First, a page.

IBS and Probiotics (friendly bacteria)
Your digestive system (sometimes called the digestive tract) contains trillions of the ‘friendly’ or 'good' bacteria (known as gut flora) that contribute to good health.
Irritable Bowel Syndrome (IBS) can knock these bacteria out of balance, causing inflammation and gas, while reducing the immune function.
Probiotics are live ‘good’ bacteria or yeast that live in the digestive tract. There are also prebiotics, which are preparations of complex sugars believed to encourage the growth of probiotics bacteria within the digestive tract. There are also symbiotics which are a combination of prebiotics and probiotics.
In large numbers, probiotics are believed to help boost the immune system and balance out the ‘bad’ bacteria, which are thought to cause negative health symptoms. Therefore, taking probiotics through supplements or within enhanced foods is believed to help maintain a good bacteria balance.
While there is a limited amount of good quality evidence for the use of probiotics in IBS, research published in 2010 explains how probiotics may have a role in helping reduce inflammation in the intestinal tract.
Probiotics are generally classed as a food rather than a medicine, meaning that they may be less rigorously tested.
As a result, they may not contain the bacteria shown on the label or have sufficient quantities of bacteria to be effective. Some products may also have bacteria that is unable to survive long enough to reach the person’s gut, making them ineffective.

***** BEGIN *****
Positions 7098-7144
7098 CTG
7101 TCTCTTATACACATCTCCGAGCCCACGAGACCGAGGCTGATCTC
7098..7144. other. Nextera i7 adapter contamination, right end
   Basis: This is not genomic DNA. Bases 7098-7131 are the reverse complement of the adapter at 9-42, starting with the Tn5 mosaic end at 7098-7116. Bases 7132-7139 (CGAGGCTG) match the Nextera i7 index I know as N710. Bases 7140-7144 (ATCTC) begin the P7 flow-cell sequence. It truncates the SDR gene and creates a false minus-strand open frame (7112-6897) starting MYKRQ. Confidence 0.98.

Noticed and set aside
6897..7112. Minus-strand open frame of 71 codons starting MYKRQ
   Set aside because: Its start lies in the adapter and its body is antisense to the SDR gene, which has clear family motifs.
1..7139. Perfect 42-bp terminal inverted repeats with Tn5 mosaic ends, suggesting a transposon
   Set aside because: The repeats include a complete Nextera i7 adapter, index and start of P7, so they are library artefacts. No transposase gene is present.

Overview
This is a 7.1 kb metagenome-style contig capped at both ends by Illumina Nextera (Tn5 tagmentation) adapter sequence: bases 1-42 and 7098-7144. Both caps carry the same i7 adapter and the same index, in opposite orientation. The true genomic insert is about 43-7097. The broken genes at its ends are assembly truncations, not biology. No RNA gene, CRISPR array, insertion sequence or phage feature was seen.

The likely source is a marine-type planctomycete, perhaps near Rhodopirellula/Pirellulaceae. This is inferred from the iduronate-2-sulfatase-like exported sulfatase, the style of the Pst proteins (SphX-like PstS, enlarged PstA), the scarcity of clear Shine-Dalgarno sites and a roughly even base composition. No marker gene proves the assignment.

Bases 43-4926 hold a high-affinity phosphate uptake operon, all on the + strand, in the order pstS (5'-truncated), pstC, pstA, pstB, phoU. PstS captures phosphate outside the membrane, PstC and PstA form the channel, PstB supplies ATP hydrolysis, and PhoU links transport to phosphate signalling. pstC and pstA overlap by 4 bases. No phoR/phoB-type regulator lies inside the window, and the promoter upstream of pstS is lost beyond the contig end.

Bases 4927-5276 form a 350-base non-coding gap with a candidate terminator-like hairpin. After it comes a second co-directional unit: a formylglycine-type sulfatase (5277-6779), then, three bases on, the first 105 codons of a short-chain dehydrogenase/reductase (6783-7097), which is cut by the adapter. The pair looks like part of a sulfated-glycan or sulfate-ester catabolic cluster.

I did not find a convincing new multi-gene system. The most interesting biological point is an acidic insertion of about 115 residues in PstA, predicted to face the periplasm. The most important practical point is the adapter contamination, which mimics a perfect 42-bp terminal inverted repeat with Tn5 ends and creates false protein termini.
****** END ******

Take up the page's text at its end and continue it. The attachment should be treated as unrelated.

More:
While probiotics might not work for everyone suffering from IBS, they may help reduce bloating and flatulence. If you’re planning on trying them, the National Institute for Health and Care Excellence (NICE) suggests taking the manufacturer’s recommended dose for four weeks to see if there is any noticeable benefit.
Like all supplements, probiotics can improve one IBS symptom while aggravating another. It’s recommended that you keep a diary to help you record any changes to symptoms when introducing or removing probiotics or other foods, drink or supplements from your health regime.
Foods high in insoluble fibre, such as wheat bran, can increase discomfort and should be avoided but soluble fibre may help people who have constipation.
In addition to probiotics, other supplements used to treat IBS include fibre and peppermint oil. Available in capsules on prescription or over-the-counter, peppermint oil can relax the muscles of the bowels, helping to reduce IBS symptoms. It can cause some side effects and you shouldn’t bite or chew the capsules, as this can cause irritation.
Before changing any part of your diet, it is advisable to discuss the use of probiotics and other supplements with your GP/healthcare professional.
Sources used in writing this article are available on request
Information contained in this Articles page has been written by talkhealth based on available medical evidence. Our evidence-based articles are certified by the Information Standard and our sources are available on request. The content is not, though, written by medical professionals and should never be considered a substitute for medical advice. You should always seek medical advice before changing your treatment routine. talkhealth does not endorse any specific products, brands, or treatments.
Information written by the talkhealth team
Last revised: 2 May 2018
Next review: 2 May 2021